Another pathway could involve the evolution of public transport toward supplementation of or even replacement by PRT. This could be driven by PRT’s low energy cost and, perhaps even more, by its potentially low infrastructure cost. … An analysis for Corby, UK, compared costs of PRT and lighter ail. For similar initial investment, operating costs, and fare structure, PRT would carry almost twice as many passengers annually …
The second of these paths is almost certainly an illusion. You can do all kinds of comparisons of existing transit technology with proposed PRT technology, but none of these changes the physical fact that PRT requires carrying people in more vehicles, which means hauling around more metal per passenger. If higher oil prices caused a huge shift in demand to some form of automated transit, PRT would have to move more metal per passenger than conventional transit would do, and that would almost certainly be the decisive factor in its ultimate energy-efficiency. (An argument against this point would need to show that PRT is so dramatically lighter in weight than lightweight conventional transit [e.g. Vancouver’s SkyTrain] that it ends up moving fewer tons of metal per passenger. This comparison would have to be against lightweight rapid transit alternatives. If anyone has made that argument, please point me to it.)
But the first path is probably worth contemplating at least as a thought experiment. Suppose we keep our current levels of car use, but gradually convert to grid connected cars. I guess we’re to imagine giant catenary systems above every street and highway, and something like trolley poles or pantographs on top of each private vehicle. However much they might love the freedom of the open road, motorists with hybrid vehicles would be motivated to connect to these catenaries at every opportunity, because their off-wire power options would be so expensive.
At that point, all we need is an automated system to combine cars into “trains” and we have PRT. I suppose we could arrive at that route, but this is so unlike the station-based PRT being proposed today that I’m not sure the term is even useful in understanding it.
[One nasty technical detail: grid-connected vehicles on tires need to route both directions of the electric circuit through the overhead catenary. That’s why trolley buses have two wires, while overhead-powered rail has only one. With two wires, you have to connect to them with poles, because the two sides of the circuit have to be kept apart. Trains, by contrast, are grounded through the rails and therefore need only one wire above. That means trains can meet this wire with a large horizontal structure — called a pantograph -– which easily accommodates lateral motion. It’s a fine joke, really, by the technology gods: The power source that offers the most lateral flexibility works only on rails, which have the least need for it.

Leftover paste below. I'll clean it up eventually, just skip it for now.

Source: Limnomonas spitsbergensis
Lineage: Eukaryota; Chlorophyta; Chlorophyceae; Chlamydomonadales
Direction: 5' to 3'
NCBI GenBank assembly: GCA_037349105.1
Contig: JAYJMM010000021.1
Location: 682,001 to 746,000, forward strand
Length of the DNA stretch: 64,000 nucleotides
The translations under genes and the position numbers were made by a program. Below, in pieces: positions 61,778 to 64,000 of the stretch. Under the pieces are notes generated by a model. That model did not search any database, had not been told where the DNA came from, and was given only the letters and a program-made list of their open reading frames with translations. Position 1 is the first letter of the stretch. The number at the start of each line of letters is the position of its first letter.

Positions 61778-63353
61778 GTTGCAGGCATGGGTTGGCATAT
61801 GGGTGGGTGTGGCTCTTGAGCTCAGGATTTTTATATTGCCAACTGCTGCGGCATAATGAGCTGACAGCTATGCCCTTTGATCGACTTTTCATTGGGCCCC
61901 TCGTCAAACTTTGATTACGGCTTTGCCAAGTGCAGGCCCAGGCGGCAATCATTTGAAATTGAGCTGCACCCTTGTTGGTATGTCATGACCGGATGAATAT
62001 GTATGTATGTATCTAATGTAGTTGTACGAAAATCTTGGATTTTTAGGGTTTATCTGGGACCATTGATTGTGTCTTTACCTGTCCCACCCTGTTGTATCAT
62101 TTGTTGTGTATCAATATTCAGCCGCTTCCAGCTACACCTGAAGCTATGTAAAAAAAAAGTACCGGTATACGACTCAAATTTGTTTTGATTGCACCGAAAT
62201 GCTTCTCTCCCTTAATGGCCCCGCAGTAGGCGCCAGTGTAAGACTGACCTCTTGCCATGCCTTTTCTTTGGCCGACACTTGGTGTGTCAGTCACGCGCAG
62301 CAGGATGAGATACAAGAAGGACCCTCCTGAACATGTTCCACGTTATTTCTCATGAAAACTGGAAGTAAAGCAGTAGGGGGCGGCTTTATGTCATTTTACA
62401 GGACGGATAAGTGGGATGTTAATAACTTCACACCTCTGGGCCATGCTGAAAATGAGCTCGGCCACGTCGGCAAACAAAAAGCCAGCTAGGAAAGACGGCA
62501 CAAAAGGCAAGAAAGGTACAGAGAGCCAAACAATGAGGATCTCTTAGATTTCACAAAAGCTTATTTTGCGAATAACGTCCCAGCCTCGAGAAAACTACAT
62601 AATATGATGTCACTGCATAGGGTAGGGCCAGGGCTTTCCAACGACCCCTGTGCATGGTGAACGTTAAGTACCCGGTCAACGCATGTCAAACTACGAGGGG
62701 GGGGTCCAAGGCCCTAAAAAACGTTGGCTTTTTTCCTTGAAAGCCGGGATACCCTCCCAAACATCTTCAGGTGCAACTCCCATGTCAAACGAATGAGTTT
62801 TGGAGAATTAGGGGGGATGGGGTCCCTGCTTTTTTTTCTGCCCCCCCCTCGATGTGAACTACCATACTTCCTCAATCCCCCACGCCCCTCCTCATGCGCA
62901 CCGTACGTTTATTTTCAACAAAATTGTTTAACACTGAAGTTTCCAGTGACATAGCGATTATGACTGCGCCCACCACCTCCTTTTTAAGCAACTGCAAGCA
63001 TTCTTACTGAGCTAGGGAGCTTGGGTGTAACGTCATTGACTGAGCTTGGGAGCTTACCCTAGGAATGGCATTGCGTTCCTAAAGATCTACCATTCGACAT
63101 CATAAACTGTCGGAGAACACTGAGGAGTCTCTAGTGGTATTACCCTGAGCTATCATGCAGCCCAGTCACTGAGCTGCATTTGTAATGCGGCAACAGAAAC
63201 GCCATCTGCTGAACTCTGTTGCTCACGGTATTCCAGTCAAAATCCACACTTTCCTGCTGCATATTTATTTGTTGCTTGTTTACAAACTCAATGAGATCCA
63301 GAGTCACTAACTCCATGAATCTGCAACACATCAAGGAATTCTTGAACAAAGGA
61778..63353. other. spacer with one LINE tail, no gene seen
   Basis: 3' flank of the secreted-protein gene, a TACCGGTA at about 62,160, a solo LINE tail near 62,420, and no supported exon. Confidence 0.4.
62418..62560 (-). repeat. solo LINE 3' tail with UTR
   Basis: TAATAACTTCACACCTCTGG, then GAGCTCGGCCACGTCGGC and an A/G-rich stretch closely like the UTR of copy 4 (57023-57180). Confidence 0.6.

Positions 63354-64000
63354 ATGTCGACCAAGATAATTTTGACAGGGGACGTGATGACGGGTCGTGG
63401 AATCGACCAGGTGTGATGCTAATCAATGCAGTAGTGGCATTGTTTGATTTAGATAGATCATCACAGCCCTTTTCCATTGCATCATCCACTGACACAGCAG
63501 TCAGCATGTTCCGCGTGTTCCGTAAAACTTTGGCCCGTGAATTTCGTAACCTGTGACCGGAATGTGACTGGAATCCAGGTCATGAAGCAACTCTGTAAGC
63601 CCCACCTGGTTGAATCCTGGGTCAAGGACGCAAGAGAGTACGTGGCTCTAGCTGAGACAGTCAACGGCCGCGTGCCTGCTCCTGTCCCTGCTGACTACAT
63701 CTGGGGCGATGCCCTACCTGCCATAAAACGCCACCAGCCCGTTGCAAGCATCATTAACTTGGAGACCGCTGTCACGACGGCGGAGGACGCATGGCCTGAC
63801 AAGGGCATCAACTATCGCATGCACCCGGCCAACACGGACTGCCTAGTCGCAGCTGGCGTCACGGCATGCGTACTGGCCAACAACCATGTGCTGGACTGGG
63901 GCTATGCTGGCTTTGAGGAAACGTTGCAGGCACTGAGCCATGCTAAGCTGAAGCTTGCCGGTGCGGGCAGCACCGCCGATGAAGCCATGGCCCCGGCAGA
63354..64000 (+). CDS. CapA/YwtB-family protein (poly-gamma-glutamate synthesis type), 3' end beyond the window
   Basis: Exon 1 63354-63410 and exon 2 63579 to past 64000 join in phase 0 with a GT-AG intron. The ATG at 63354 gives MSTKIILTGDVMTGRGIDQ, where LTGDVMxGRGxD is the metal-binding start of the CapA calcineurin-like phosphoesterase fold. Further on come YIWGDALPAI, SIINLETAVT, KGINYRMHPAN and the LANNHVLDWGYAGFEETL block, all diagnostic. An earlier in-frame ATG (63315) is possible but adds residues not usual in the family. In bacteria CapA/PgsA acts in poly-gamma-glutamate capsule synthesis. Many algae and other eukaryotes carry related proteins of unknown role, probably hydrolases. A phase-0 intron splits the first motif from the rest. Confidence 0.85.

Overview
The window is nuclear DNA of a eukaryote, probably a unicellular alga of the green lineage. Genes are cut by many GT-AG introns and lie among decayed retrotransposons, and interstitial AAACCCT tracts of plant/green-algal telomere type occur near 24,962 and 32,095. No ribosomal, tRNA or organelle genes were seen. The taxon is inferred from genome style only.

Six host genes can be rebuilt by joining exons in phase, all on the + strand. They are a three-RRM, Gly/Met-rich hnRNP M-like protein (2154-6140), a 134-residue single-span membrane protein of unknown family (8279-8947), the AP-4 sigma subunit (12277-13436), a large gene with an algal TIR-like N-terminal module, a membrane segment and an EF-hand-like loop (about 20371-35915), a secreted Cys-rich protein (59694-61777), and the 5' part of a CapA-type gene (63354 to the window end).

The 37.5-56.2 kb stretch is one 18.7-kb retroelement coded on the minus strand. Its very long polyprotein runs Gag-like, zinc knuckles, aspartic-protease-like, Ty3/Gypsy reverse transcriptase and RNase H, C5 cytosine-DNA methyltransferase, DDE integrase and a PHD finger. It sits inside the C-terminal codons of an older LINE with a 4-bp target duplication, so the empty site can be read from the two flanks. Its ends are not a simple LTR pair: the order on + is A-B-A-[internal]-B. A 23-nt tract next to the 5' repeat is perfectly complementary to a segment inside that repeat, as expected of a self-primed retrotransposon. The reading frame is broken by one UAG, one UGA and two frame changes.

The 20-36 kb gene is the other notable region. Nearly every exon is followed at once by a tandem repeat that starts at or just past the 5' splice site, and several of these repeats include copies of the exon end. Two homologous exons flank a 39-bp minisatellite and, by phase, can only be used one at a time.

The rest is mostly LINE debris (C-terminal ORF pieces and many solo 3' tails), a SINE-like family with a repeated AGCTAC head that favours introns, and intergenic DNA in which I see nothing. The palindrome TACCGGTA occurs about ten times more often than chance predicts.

So grid-connected cars, if they run on tires, will need a power-supply system that supplies both current and ground from above – like the double-wire of trolleybuses. This is a fairly delicate technology even when all the drivers using it work for the transit agency, and even then the buses can’t pass each other. Will someone invent a system for grounding all of these private “trolley-cars” to the earth, maybe with some kind of continuous metal strip in the pavement that the car continues to touch? That would allow for zero lateral motion as well, so doesn’t really solve the problem. At times like these I’m so glad not to be an engineer!]
To sum up, I think we need to be reluctant to derive “PRT” from this path, because the result would be so unlike what anyone today means by PRT that we are only creating confusion by using the term.
I have delved on PRT because it’s a topic of interest on the blog, but the larger import of Gilbert and Perl’s book remains fascinating and timely. If the future lies in grid-connected vehicles, transit agencies should be getting out ahead by expanding trolleybus systems, and certainly not removing them.
Trolleybus infrastructure may be one of those investments that would make total sense in a world that correctly priced its carbon impacts, and other externalities. So long as the market is distorted, though, government simply has to override those market considerations in its own purchasing and planning decisions. Yet another reason that government, not just private industry, will need to drive this next “transport revolution.”